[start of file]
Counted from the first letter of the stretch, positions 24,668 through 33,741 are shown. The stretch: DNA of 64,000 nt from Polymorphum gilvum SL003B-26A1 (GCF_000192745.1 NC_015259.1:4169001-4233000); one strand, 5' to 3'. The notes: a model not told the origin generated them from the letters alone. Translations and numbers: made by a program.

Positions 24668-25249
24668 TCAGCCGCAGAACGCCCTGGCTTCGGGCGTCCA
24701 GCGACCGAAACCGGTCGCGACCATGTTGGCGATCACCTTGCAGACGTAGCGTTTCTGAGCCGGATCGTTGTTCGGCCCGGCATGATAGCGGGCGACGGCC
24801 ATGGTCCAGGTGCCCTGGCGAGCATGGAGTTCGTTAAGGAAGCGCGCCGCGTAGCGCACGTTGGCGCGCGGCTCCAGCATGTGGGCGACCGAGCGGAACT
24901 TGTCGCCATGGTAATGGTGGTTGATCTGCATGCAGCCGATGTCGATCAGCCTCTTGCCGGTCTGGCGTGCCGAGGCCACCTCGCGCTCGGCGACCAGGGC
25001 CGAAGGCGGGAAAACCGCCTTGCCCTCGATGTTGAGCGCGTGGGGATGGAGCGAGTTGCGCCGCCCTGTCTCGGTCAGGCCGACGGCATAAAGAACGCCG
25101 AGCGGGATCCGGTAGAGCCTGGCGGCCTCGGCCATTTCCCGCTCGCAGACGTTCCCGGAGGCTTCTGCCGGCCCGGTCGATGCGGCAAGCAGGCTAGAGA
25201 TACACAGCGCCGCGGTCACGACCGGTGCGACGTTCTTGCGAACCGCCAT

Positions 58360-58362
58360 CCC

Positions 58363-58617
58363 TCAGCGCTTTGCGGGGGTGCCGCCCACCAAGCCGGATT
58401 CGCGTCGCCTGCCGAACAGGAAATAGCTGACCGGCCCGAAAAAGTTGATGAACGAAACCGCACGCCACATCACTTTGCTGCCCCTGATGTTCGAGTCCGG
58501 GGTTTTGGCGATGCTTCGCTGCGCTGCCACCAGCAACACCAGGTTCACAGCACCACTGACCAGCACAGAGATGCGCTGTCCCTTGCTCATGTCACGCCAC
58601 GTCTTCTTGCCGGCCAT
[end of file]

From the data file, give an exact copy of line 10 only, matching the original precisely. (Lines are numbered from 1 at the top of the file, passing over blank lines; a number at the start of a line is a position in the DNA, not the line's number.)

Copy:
Positions 58360-58362